-Calculating an electrical footprint- 

We use data from the EPA’s 2015 report, and the US Energy Information Administration to calculate our averages. 

According to the Energy Information Administration, From the year 2000 through 2005, CO2 emission levels fell in 41 states, and rose in 9 states, and from 2014-2015, 31 states saw a decrease, and 18 saw an increase in total CO2 emissions, Oregon’s was unchanged, and over this time, the national emissions decreased by 2.7%. 

 To calculate our electricity emissions, we track our teams electricity kilowatt hours used (based on proposals and time tracking for payroll) while working, and time on the internet (though google is actually carbon neutral to a certain extent), our internet service providers electricity usage we use to host our website, and any electricity required to produce our content.  

According to Forbes magazine and the Electric Power Research institute, the MacBook pro uses an 85W power supply which if used for one hour would be 0.085kWh, and an average Californian who is emitting an average of 527 pounds of CO2 emissions per MWh - or 0.527 pounds per kWh - that means that for every hour you’re charging your laptop, that’s about 0.045 pounds  - just over 2 grams - of CO2 emitted for every hour your charging your laptop, and across 20 million macs sold last year, that can add up!  

A similar calculation can be made for using the iphone, which has a 5W charger. That’s about 0.003 pounds  - or 1.4 grams - of CO2 for every hour of charging your phone. 

 

-The internet-

we thought that this was a pretty cool infographic from climate care.

Among other things, it tells us that every second we spend looking at pictures or videos on the internet is correlated with about .2 grams of CO2 emissions. So lets say we stream a movie on Netflix, and 90 minutes, at 13.2 grams per minute that’s about 1188 grams - or 2.6 pounds - of CO2 just to watch one of my personal favorites: Memento. 

Netflix and Youtube are accounting for more than 50% of internet usage during peak hours in North America. 

 While google’s operations are all (or mostly) carbon neutral, and Apple, and Facebook are not far behind, striving for their servers to run on 100% renewable energy in the near future, it’s still important to note that every time you search that server access which is referencing multiple locations is using between .2 and 7 grams of CO2! So with 1.2 trillion google searches every year thats between, 264555 and 9259440 metric tons of CO2 every year, or an average of 1.2 pounds per person per year, but most of that is probably due to a select number of people down the 3:00 am rabbit holes we all know and love. Oh, and an email will set you back 4 grams of CO2, and something with a large attachment, say a couple high quality photos - which we usually try to airdrop because it's way easier - may send you all the way up to 50 grams. So can see how the average person’s footprint can start adding up!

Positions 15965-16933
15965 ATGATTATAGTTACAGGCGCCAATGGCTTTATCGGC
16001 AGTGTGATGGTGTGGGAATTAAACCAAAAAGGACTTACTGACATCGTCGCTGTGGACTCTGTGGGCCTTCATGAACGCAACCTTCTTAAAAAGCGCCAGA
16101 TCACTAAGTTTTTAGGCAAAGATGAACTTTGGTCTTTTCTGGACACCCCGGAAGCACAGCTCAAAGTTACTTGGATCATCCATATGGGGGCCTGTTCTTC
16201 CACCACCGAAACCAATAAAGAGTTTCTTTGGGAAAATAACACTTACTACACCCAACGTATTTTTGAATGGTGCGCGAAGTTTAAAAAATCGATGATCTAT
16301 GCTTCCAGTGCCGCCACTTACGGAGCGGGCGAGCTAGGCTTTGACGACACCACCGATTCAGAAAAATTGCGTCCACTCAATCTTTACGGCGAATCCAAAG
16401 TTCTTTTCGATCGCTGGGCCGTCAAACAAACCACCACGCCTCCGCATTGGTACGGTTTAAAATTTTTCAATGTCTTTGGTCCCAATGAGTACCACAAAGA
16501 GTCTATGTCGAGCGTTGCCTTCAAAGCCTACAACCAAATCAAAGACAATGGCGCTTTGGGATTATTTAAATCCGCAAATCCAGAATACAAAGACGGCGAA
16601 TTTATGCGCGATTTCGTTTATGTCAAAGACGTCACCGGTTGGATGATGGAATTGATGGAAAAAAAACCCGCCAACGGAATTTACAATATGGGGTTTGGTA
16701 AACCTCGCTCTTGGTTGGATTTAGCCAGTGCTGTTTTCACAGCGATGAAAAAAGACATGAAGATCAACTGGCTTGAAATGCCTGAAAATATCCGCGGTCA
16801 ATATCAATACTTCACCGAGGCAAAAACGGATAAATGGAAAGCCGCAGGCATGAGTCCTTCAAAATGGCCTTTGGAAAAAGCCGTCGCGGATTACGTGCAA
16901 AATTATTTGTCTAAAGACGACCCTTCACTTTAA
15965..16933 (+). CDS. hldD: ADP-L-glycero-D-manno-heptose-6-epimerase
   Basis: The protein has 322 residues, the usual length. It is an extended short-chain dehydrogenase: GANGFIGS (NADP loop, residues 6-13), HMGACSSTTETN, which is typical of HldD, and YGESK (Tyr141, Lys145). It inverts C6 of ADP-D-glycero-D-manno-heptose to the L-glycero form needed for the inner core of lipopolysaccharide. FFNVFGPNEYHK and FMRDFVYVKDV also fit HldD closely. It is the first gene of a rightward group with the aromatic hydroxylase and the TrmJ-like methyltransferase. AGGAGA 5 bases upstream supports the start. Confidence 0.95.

According to Science Daily, the average Americans carbon footprint is about 20 tons, compared to the rest of the world’s average which is about 4 tons. 

 

-Travel-

Using the EPA’s CARBON CALCULATOR, one gallon of gasoline is about the equivalent 21.8 passenger miles driven, and the average mpg of America’s cars. Burning one gallon of gas is the equivalent of 19.6lbs of CO2, or 0.009 metric tons. We use this calculation in our vehicle miles traveled for each project.

-Banking-

We bank with Beneficial State Bank from Oakland California. As of the time we set up our account, Beneficial was the most ethical bank we could find with minimal ties to the fossil fuel industry. It’s run by Kat Taylor the Co-Founder, and her husband Tom Steyer who is a multibillion dollar hedge fund manager, philanthropist, and recently; environmental activist. They have together created a community bank with the goal of empowering communities across the United States, and have the future goal of creating a banking system that is beneficial to all, they were also happy to hear that we would be buying carbon offsets as well ;)